If we learn nothing from this crisis, all the pain and suffering it is causing will be in vain. But we can learn new habits of the heart, perhaps that suffering can even turn out to be redemptive. If we can regain a moral compass and find new metrics by which to evaluate our success, this crisis could become our opportunity to change.
Wednesday I attended an extraordinary session here called “Helping Others in a Post-Crisis World.” It was full of the insights of social entrepreneurs and innovative philanthropists, all discussing new patterns of social enterprise — where capitalism is again in the service of big ideas and big solutions, not just making money. But the session was held in a small room, not a big hall. And it wasn’t full. New ideas of business with a social purpose have surfaced here at Davos before, but, as in the global economy, social conscience is a sidebar to business. Social purposes have become “extracurricular” to business. It’s time for the sidebar to become mainstream and move to the main hall of discussion and to the center of the way we do business.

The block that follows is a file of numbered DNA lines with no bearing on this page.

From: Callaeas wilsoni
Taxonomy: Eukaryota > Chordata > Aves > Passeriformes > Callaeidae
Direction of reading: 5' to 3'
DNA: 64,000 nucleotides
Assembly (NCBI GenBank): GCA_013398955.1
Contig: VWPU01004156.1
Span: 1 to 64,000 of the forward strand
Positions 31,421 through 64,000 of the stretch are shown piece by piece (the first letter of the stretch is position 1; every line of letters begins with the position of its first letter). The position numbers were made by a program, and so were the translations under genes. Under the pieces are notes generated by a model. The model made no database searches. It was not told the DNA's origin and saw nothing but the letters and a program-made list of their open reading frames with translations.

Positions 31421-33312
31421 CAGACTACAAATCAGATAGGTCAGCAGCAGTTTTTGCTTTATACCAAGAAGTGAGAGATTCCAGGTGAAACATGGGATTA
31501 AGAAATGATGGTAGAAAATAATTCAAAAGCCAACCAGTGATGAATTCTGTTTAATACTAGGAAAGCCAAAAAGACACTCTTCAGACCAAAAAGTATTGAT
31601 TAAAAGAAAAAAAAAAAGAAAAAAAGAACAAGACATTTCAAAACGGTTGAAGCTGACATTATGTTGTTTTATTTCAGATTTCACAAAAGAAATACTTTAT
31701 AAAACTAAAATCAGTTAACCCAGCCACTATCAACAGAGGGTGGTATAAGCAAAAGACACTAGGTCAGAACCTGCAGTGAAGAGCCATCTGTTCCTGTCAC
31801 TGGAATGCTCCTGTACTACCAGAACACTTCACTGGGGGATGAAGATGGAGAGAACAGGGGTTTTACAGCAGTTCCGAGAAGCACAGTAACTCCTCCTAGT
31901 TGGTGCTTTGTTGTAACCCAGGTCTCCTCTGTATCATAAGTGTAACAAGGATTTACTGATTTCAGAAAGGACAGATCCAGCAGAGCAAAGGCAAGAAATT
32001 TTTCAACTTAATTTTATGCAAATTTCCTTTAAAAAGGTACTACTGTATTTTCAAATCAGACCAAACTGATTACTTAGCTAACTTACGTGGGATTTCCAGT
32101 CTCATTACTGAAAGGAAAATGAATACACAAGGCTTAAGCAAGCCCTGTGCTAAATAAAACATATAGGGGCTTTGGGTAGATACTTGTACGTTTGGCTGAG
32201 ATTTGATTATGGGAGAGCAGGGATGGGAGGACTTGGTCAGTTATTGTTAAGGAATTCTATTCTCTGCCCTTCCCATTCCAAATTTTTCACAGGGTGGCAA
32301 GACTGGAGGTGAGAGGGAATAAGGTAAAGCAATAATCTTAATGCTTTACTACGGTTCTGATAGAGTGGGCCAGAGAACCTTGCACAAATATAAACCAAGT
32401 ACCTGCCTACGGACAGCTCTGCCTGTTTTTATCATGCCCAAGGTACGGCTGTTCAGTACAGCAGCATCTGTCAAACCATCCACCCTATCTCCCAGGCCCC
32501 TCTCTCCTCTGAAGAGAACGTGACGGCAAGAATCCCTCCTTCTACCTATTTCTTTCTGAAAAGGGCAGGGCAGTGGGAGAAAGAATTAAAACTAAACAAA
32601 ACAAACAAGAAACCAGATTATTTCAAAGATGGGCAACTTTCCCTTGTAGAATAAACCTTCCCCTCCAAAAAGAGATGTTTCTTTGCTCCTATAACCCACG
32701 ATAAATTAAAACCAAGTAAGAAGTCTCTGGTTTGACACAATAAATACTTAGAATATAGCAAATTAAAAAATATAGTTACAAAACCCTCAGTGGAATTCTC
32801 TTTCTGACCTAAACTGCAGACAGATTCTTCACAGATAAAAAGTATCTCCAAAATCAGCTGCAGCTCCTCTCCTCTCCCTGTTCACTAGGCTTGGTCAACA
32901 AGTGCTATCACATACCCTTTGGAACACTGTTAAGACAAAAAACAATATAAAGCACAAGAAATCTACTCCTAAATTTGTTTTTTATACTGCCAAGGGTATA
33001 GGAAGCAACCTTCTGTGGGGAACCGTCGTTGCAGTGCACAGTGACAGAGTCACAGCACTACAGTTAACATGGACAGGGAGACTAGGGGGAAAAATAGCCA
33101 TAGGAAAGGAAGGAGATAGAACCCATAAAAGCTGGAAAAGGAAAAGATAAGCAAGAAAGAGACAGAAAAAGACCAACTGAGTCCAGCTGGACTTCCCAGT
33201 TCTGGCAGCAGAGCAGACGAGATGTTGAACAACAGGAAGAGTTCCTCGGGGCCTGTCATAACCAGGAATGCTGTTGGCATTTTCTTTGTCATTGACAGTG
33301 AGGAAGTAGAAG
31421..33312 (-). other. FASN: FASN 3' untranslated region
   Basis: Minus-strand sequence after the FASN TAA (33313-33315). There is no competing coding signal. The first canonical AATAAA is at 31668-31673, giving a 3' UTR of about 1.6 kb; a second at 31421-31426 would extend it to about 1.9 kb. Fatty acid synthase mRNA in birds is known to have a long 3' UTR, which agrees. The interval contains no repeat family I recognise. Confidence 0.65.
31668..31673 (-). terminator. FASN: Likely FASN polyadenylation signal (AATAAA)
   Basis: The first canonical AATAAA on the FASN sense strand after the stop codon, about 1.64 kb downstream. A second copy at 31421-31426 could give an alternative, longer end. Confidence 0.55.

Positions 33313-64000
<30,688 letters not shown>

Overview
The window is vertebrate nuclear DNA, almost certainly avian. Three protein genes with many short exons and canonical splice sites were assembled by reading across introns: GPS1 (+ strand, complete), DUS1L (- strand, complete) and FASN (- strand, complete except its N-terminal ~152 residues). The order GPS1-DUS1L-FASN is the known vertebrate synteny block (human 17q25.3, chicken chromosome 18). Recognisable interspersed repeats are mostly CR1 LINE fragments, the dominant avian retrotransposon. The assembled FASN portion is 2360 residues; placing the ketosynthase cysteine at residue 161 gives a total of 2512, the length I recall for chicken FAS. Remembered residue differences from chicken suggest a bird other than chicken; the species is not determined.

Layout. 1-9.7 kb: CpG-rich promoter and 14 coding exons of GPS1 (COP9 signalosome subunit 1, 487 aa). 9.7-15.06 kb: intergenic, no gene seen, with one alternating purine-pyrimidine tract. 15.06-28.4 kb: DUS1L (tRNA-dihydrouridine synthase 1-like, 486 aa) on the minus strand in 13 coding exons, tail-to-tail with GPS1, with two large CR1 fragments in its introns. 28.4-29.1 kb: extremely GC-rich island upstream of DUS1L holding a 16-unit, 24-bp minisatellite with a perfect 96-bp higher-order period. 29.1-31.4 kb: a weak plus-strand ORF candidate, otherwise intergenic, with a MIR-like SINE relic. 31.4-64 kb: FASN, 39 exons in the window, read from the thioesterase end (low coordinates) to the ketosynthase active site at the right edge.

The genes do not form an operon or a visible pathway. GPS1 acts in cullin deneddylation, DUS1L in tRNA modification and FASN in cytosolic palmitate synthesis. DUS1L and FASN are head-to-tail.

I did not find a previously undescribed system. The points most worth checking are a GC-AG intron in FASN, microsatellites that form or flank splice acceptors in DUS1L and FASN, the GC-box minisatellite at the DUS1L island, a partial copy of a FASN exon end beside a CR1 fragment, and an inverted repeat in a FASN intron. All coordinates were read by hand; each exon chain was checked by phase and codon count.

If we wait until the economic crisis is over to get back to business as usual, we will have missed the chance we now have for re-evaluation and re-direction. Some of the smartest people in the world are assembled here on the mountain. But are we smart enough not to miss the opportunity this crisis provides to change our ways and return to some of our oldest and best values? Almost half the world’s population, 3 billion people, live on less than $2 a day — virtually outside of the global economy. Maybe it’s time to bring them in.